FAN­NING THE FLAME

DNA Magazine - - CONTENT -

AS THE RED HOT EX­HI­BI­TION LAUNCHES IN LON­DON TO CEL­E­BRATE RED-HAIRED GUYS, COLIN GEN­TRY EX­PLORES WHY GIN­GERS HAVE THE UN­CANNY ABIL­ITY TO TO­TALLY TURN US ON – AND OFF.

“Think how few lead­ing men there are in Hol­ly­wood who are proudly gin­ger. Would the pub­lic ac­cept a gin­ger ac­tion hero?” muses ac­claimed pho­tog­ra­pher Thomas Knights. As cre­ator of a new ex­hi­bi­tion show­cas­ing red­haired tal­ent, he has a point. Wolver­ine, Bat­man and Cap­tain Amer­ica are all brunette. Yet in the real world, gin­gers are the mu­tants of so­ci­ety, both adored and ab­horred like their comic book coun­ter­parts.

Red hair ap­pears in peo­ple with two copies of a re­ces­sive gene that re­sults in a mu­ta­tion in the MC1R pro­tein. Though it has the power to at­tract, red hair (par­tic­u­larly in men) has the Kryp­tonite-like abil­ity to re­pel, and it is this dual sword that our flame-haired broth­ers have to wield and wage bat­tle with. It is be­lieved just two per cent of the world’s pop­u­la­tion has gin­ger hair. There is a Euro­pean bias: Scot­land has the high­est pop­u­la­tion of red­heads, with 13 per cent watch­ing over the high­lands. Red­heads re­main a global phe­nom­e­non, though, and one un­der threat from arch en­e­mies so­cial stigma and science. Na­tional Ge­o­graphic claims that evo­lu­tion could over­come this ge­netic flour­ish in just 100 years time, but it ap­pears red hair has de­vel­oped some sur­pris­ing de­fense mech­a­nisms to pro­tect its small num­bers. Var­i­ous re­search has pro­duced find­ings that re­port red­heads have a higher pain thresh­old, with­stand­ing 25 per­cent more elec­tric shocks than their fair-headed friends. Red­heads can also han­dle hot ob­jects bet­ter and re­quire more anes­thetic to be knocked out. Such su­per­hu­man abil­i­ties have not, how­ever, stopped red­heads from over­com­ing stigma or im­proved their chances in the dat­ing game.

When it comes to meet­ing a man, there is the mis­con­cep­tion that we all want tall, dark and hand­some, but some of us pre­fer our guys to come with a bit of colour. Per­son­al­ity is what mat­ters most, of course, and the names for

Gin­gers are the mu­tants of so­ci­ety, both adored and ab­horred like their comic book coun­ter­parts.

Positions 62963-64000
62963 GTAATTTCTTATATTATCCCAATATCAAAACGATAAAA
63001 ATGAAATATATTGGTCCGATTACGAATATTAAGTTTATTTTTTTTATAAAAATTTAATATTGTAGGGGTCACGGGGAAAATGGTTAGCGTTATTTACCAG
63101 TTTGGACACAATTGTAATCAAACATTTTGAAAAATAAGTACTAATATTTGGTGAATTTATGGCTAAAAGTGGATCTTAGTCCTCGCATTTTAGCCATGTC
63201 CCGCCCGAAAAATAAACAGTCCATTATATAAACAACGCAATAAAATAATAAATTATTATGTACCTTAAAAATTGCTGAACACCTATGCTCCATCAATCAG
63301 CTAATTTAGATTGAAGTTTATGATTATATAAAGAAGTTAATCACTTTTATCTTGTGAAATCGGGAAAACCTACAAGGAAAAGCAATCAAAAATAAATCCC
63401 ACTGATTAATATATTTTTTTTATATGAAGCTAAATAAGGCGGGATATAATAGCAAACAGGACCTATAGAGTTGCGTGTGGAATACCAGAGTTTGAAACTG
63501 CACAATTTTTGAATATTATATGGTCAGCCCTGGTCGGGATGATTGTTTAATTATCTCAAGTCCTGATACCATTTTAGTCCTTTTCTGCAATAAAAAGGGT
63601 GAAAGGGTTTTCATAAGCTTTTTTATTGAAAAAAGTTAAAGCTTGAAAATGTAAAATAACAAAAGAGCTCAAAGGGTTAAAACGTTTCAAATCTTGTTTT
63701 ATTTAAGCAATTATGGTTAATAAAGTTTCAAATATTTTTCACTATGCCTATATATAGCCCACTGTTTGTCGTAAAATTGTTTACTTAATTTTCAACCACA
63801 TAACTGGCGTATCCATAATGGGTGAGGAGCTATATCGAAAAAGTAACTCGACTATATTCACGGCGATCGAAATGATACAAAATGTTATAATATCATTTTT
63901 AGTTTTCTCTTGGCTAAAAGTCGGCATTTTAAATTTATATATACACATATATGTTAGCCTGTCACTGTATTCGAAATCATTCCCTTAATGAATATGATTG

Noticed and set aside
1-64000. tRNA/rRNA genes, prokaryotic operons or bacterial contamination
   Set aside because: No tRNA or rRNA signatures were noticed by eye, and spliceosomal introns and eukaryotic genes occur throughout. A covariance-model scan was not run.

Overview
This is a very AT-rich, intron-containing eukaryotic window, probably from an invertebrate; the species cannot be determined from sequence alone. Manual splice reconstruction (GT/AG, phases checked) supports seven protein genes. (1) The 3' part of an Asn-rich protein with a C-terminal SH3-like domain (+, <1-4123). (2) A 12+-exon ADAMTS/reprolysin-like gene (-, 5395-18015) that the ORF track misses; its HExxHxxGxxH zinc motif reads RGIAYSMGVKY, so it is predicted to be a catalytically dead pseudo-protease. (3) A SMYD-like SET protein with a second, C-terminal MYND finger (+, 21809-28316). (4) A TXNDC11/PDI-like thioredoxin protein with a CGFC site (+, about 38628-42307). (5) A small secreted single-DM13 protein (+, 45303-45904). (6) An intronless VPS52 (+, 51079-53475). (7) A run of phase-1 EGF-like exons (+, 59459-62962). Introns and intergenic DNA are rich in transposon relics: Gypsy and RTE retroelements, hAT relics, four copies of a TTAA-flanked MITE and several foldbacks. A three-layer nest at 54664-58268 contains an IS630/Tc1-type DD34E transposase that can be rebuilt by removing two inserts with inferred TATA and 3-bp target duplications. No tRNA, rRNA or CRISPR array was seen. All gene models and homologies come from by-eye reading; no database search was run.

red hair cer­tainly have that, rang­ing from the com­pli­men­tary (straw­berry blond, auburn, bis­cuit) to the deroga­tory (ranga, ginga, car­rot top). Red hair is com­monly part­nered with a light skin tone and lighter coloured eyes. It is this tidy pack­age that gets some of us hot un­der the col­lar, and oth­ers turn­ing their backs. Bri­tish pho­tog­ra­pher Thomas Knights’ ex­hi­bi­tion, Red Hot, show­cases some of the hottest red-haired boys around the world, from guys next door to Olympic ath­letes and porn stars. They are more than just eye candy, though. Many of the mod­els tell a tale of a dif­fi­cult re­la­tion­ship with their red hair, and have al­lowed their mask to slip for the cam­era. “I’m hop­ing peo­ple who might ini­tially come to look at the hot men will leave with a greater aware­ness of the per­sonal jour­neys and strug­gles with iden­tity many of the guys fea­tured went through to have the con­fi­dence to be pho­tographed in this way,” says Thomas. Hav­ing part­nered with the Anti-Bul­ly­ing Al­liance, the ex­hi­bi­tion aims to cel­e­brate the stig­ma­tised hair colour and help pre­vent its de­mon­i­sa­tion. “I would love the pub­lic to go away with an altered per­spec­tive of red-headed men, and an aware­ness that there is a prob­lem with our cur­rent at­ti­tudes.” s

Knights de­clares, “My ul­ti­mate aim is to set in mo­tion change in the me­dia and to create a move­ment that might see gin­ger men rep­re­sented more pos­i­tively in film, TV and lit­er­a­ture.” We may not have a gin­ger ac­tion hero on our screens just yet, but Red Hot is ev­i­dence there are al­ready gin­ger cru­saders on our streets – no capes nec­es­sary.

more: The Red Hot ex­hi­bi­tion pre­miers at The Gallery in Lon­don 16 to 22 De­cem­ber. Visit face­book.com/red­ho­tex­hi­bi­tion.

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